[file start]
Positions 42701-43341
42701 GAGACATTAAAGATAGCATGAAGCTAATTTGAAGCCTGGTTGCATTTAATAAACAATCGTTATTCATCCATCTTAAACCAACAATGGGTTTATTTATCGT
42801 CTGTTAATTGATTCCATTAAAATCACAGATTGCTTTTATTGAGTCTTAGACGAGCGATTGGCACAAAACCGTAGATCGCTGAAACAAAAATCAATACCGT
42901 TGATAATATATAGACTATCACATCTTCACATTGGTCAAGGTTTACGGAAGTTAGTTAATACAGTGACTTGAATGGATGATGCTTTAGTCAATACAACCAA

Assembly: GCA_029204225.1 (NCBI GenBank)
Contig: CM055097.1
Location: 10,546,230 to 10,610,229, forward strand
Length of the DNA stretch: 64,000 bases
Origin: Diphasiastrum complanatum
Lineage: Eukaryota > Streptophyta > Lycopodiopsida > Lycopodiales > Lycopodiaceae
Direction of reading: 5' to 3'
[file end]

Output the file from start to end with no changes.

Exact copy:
Positions 42701-43341
42701 GAGACATTAAAGATAGCATGAAGCTAATTTGAAGCCTGGTTGCATTTAATAAACAATCGTTATTCATCCATCTTAAACCAACAATGGGTTTATTTATCGT
42801 CTGTTAATTGATTCCATTAAAATCACAGATTGCTTTTATTGAGTCTTAGACGAGCGATTGGCACAAAACCGTAGATCGCTGAAACAAAAATCAATACCGT
42901 TGATAATATATAGACTATCACATCTTCACATTGGTCAAGGTTTACGGAAGTTAGTTAATACAGTGACTTGAATGGATGATGCTTTAGTCAATACAACCAA

Assembly: GCA_029204225.1 (NCBI GenBank)
Contig: CM055097.1
Location: 10,546,230 to 10,610,229, forward strand
Length of the DNA stretch: 64,000 bases
Origin: Diphasiastrum complanatum
Lineage: Eukaryota > Streptophyta > Lycopodiopsida > Lycopodiales > Lycopodiaceae
Direction of reading: 5' to 3'